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a punch square if the nose to all you negative nellys. home prices actually rose in the last part of this year. let me put that gain into context for you. it is not across the board. there are other factors at play. susan wachter is a professor of real estate at the university of pennsylvania. the price of an existing family home on a nationwide basis is up year over year, but we've seen some signs there is trouble in the housing market. what is it from your perspective? >> the most recent data does show that prices are going up, but the increase is desell rating, and i think it's fair to say we're in a band of
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uncertainty, prices may have risen. but not a lot and we're in a lull at this point. they may not actually fall, but we see signs of slowing of the price rise. we're not likely to see a price rise in the next few months. >> so some people need to look at it on a national level for investments and how you look at the market, but many people, most of our viewers, i think, when you're thinking about housing you're thinking about the house you live in that you may be trying to sell or the one you might be trying to buy. let's take a look across the country. there are some hot housing markets out there. san francisco continues to be hot, san diego, minneapolis. these are all three cities with double digit gains in home prices. now you look at the cold housing markets and no big surprises there. las vegas continues to be down. that is an area that was overbilled. charlotte, a major banking center continues to get hit. seattle is down 1.8%. what stands out to you, susan, when you look at the housing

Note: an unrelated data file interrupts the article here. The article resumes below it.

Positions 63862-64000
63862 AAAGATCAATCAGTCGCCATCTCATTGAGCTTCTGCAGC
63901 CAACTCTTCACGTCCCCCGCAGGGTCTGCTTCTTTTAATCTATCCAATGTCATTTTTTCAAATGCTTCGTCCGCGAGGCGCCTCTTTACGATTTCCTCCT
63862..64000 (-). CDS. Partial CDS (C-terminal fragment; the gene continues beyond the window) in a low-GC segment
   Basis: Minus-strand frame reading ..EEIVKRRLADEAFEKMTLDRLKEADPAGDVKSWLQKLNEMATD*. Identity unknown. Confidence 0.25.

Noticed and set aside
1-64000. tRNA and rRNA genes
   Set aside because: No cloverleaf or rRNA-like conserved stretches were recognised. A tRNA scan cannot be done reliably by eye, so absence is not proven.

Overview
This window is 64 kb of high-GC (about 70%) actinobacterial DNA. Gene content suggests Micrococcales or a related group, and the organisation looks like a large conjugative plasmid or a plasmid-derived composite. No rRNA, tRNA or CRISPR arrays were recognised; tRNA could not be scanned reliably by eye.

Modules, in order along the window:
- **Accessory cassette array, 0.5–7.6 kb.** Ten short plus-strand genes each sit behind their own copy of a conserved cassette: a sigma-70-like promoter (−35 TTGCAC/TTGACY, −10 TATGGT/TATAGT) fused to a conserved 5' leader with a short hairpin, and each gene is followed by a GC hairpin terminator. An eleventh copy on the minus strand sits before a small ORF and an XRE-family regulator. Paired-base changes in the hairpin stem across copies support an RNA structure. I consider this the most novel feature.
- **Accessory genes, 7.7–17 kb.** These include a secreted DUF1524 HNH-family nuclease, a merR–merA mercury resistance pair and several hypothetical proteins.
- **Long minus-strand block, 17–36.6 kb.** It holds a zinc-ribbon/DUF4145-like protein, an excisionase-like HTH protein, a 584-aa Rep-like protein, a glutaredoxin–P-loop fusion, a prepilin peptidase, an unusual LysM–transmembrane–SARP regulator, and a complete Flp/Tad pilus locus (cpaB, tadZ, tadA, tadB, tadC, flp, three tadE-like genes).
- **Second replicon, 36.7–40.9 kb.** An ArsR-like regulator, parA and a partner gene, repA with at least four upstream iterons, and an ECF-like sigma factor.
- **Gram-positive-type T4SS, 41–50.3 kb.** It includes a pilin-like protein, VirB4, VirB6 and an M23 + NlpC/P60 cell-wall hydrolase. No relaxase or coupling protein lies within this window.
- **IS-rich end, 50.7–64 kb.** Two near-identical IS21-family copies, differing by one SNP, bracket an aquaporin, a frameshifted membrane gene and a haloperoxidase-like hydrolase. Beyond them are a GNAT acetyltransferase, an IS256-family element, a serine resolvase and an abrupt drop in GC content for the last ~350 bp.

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market across the country and then you look at the differences in specific markets? why are there such disparities? >> the two key factors are jobs, job growth, and you hit upon that, for example, in charlotte. also the key factors are inventory. what is the overhang of houses in the market? for example, florida suffering from that. california actually doesn't have much of an overhang, that's why it's recovering faster. >> i got competing interests. i got foreclosures on one side that are keeping the price of homes down because of that overhang, and i've got fantastically low interest rates. which one is going to win out? >> on the long run, the interest rates will win out, but in the short run, it very well may be the overhang in the foreclosures. that's the major concern. >> does this look like a time to buy a house to you, all things being equal? >> if you are in the market for the long run, you are not timing them month to month. housing prices are down and
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interest rates are at all-time lows. but if you're looking to invest and get a quick return, unless you know your market and you are an investor, this is a time where many people are on the sidelines, and that makes sense. >> i know your specialty is real estate and finance which means those interest rates, these 4.25% interest rates on a conforming loan that is below $417,000, that's kind of amazing. i mean, is this something we're going to see for a long time? >> a long time, absolutely not. but we are going to see it, i believe, for -- no one can forecast interest rates, let's put that aside. but as long as the economy is in a lull, then interest rates will be low, and we don't see that job growth coming to take us out of this lull so fast, maybe a year from now, so there is some time to take advantage of these all-time historic low mortgage rates. >> you pointed out something i was going to say on a show we are focused on, the august job